Making the film look as good as it sounds proved to be an equally daunting challenge. “New York is a huge character in the film, so it was interesting scouting locations and figuring out where we wanted the band to record the songs,” explains production designer Chad Keith. “We wanted to show New York as differently and as real as possible, so we needed a combination of both epic scenery and interesting sound.”

Executive Producer Sam Hoffman continues: “We would go location scouting, and we’d find a place and I’d think it was great. And John would say, ‘you’re doing it again, you’re scouting with your eyes? What is it about this place that would make you want to record an album here?’ We had to scout with our ears, which is something a director has never asked of me before.”

“The film is a love letter to New York City, written by an Irishman who lives in Dublin,” says producer Anthony Bregman. “In the original script, that affection and appreciation for New York was on every page. However, coming to New York and living here – having an actual knowledge of particular locations, how you get from one place to another – becomes apparent. And the evolution of the script came about as a result of choosing the locations, and John bicycling around the city, trying to get to know better what he had already fallen in love with.”

“Mark Ruffalo’s character is a real New Yorker,” adds Sam Hoffman. “And Keira’s character is someone who comes to New York. I think John Carney now embodies both of those perspectives; first he had that vision of the city as a tourist, and now he’s become a real New Yorker in the past few months and seems himself more as a resident.” Jokes Anthony Bregman, who has made dozens of films in and around the Big Apple: “He’s had all of the requisite experiences. He’s been in a bike accident, and yesterday he was pooped on by a pigeon, so he’s a New Yorker.”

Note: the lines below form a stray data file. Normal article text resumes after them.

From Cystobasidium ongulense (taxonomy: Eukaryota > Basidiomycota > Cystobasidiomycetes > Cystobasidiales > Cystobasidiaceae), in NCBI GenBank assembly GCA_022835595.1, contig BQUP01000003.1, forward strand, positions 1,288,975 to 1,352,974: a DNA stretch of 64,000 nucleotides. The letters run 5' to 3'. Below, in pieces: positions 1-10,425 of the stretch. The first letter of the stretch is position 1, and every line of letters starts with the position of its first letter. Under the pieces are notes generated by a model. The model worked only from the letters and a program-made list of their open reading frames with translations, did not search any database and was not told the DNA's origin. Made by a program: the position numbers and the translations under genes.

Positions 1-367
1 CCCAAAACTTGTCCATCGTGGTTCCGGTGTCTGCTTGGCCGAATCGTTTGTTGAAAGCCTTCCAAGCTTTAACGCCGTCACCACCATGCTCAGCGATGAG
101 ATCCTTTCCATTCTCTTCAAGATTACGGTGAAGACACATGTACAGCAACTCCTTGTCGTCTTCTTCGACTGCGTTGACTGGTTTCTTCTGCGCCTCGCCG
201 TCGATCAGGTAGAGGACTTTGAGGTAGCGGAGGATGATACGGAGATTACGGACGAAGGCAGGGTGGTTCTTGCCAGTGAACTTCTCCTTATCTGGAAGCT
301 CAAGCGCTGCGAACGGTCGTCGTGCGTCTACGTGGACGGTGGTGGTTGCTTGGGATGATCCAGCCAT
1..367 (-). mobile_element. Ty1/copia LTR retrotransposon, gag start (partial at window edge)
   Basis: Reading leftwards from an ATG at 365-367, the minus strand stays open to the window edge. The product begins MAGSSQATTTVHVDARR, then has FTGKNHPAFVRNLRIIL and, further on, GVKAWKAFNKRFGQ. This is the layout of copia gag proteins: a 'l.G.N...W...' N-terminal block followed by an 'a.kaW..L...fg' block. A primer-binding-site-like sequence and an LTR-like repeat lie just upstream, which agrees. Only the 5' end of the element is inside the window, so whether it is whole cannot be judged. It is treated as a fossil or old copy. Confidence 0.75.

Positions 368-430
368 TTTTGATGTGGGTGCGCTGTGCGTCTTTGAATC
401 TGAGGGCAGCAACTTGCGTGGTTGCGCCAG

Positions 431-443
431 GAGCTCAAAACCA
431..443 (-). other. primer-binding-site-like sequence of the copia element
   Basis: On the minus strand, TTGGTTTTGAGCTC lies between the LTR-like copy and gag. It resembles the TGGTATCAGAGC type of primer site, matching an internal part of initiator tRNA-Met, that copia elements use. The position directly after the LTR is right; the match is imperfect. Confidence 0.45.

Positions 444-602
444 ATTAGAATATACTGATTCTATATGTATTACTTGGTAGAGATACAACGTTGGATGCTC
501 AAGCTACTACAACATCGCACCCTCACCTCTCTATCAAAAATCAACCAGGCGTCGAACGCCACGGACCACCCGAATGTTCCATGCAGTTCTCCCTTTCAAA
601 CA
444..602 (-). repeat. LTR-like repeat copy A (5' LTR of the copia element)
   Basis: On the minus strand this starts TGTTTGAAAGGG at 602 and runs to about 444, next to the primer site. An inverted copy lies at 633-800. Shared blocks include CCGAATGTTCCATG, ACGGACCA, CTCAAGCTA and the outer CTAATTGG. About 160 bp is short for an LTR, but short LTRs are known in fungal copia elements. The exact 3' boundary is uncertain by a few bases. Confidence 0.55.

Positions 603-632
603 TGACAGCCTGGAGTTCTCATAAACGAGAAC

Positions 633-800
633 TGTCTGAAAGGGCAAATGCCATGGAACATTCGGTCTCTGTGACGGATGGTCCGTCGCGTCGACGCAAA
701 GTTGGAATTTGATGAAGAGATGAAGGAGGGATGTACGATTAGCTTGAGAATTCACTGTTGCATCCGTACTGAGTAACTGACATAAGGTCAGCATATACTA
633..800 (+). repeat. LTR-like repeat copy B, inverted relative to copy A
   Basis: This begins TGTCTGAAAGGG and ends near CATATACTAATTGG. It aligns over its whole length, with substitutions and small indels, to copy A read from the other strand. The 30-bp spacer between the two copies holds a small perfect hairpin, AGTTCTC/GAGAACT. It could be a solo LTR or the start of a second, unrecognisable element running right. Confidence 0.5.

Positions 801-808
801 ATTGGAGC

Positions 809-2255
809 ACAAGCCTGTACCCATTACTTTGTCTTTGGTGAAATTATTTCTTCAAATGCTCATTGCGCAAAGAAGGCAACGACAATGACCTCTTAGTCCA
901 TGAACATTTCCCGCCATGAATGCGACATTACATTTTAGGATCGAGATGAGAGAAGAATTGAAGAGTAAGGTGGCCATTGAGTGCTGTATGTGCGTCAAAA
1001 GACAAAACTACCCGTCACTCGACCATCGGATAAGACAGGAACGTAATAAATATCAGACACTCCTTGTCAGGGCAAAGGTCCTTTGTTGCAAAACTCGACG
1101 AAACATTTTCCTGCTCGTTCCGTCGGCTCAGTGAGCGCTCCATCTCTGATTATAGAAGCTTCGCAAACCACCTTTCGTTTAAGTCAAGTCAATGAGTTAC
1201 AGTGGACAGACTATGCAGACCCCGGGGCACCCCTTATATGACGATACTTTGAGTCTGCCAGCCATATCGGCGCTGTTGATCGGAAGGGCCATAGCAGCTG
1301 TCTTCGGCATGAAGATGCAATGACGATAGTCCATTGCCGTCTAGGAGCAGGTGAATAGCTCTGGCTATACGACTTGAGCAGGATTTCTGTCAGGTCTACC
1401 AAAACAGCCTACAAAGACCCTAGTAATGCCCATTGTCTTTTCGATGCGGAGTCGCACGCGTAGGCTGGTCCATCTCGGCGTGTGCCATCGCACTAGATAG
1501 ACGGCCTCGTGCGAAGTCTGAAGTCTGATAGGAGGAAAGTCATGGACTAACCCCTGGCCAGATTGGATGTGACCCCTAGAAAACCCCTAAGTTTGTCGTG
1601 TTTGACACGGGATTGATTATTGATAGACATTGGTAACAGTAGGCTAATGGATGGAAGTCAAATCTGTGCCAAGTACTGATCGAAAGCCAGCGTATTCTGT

The cast was equally thrilled about getting to work on the streets of New York City. “I love working there and how unpredictable it is,” says Ruffalo. “It has a life of its own, and if you try to fight it, it will kill you. But if you go with the flow, magical things can happen. It’s an amazing place to be an artist, and amazing place to fall in love, so it was a great backdrop for the story.”

“It was hot and humid, but we had a good time,” says Levine, who grew up in Southern California and has based his career there. “Previously, I’d never really gotten along with New York City,” he admits. “I’ve always wanted to have that quintessential New York experience – shooting the movie was the longest I’d been here, and now I feel like I’ve had that experience. I can honestly say I had the time of my life, and it made me think, ‘Well, maybe I could do this again!'”

“I’d never really filmed on city streets before,” offers Steinfeld. “And for this part, my wardrobe wasn’t really the most appropriate for a teenage girl. I kept getting looks on the street that were priceless. I’d see mothers with kids in strollers, and want to say to them, ‘Don’t look at me, this isn’t the real me, I promise!'”